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In "Hamlet", what does Polonius' statement that "the apparel oft...

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music0909 | Student, Undergraduate | eNotes Newbie

Posted October 16, 2008 at 9:12 AM via web

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In "Hamlet", what does Polonius' statement that "the apparel oft proclaims the man" mean?

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ms-mcgregor | High School Teacher | (Level 1) Educator Emeritus

Posted October 16, 2008 at 11:19 AM (Answer #1)

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This is part of Polonius' parting advice to his son Laertes as he is leaving for France. In Act I, Scene 3, Polonius advises his son,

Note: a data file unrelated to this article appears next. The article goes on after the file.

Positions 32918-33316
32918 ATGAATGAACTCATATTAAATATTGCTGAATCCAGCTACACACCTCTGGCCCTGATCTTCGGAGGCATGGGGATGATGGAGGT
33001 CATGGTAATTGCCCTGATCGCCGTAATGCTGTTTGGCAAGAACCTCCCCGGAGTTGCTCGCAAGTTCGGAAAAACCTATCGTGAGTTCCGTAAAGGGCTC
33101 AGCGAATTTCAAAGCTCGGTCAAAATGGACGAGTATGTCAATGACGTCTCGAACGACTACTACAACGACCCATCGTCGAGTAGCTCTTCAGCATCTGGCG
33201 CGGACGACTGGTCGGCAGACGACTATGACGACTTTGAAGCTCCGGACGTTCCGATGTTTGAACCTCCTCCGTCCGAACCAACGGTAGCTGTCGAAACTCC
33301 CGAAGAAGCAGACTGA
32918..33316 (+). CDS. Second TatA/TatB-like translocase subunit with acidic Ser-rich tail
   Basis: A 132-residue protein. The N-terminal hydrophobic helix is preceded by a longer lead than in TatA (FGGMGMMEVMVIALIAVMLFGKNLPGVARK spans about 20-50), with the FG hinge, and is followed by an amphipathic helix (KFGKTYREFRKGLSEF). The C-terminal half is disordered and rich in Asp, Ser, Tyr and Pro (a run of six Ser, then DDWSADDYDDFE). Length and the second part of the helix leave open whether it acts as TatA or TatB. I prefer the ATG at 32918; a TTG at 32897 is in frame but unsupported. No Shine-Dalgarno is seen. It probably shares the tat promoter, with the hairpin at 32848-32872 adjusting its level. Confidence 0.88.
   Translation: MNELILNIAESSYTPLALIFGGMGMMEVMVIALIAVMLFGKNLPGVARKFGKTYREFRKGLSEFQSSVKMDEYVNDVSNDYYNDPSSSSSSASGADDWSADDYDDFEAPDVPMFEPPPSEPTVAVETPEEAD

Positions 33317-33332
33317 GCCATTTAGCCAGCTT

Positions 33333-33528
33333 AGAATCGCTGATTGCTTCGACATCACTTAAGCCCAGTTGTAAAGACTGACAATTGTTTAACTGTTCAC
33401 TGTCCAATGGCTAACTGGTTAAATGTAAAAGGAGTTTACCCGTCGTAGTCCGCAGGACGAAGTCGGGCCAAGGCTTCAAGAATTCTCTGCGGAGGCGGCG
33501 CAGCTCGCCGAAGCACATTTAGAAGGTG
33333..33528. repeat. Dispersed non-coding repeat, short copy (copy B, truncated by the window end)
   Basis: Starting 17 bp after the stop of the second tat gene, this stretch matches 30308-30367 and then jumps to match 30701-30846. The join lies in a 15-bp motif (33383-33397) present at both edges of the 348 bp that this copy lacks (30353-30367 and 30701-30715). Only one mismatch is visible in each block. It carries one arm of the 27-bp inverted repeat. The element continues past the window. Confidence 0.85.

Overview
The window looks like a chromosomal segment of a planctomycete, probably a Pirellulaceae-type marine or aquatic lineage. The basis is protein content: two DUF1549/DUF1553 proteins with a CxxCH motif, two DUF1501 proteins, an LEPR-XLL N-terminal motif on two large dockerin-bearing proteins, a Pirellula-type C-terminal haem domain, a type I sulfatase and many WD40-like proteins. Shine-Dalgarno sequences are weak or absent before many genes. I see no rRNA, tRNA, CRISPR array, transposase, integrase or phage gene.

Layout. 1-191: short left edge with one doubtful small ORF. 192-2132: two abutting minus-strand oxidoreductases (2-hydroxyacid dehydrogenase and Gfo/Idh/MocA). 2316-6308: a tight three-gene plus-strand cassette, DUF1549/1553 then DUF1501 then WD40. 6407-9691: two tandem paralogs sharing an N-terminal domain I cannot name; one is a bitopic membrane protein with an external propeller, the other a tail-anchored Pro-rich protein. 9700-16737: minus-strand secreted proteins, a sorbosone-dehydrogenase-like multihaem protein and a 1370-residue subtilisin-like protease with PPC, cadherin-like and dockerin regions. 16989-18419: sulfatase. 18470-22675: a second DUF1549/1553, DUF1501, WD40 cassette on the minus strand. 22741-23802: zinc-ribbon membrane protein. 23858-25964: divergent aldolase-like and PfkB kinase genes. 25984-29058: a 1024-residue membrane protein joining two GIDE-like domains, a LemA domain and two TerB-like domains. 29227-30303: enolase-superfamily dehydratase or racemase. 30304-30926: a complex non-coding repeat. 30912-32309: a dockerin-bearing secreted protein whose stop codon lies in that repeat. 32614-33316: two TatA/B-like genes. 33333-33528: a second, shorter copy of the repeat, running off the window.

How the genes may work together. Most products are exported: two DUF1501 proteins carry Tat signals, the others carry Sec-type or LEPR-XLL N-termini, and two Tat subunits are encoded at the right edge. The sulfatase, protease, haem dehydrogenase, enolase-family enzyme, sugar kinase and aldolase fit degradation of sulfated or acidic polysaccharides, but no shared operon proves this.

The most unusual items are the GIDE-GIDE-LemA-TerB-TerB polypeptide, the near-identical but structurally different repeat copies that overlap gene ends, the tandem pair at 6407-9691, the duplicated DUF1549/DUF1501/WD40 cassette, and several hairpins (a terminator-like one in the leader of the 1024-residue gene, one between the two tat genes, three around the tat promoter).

"Costly thy habit as thy purse can buy,
But not express'd in fancy; rich, not gaudy; (75)
For the apparel oft proclaims the man,

Polonius is telling his son to buy

". . . as costly clothes as can pay for,
But not made fancy, rich, and certainly not gaudy.
For the clothes often tell what kind of man you are,"

In other words, we are often judged by our appearance and since the French are very cautious about their appearance, Laertes should also consider his clothing. They should not necessarily be the most expensive, but should as expensive as he can afford.

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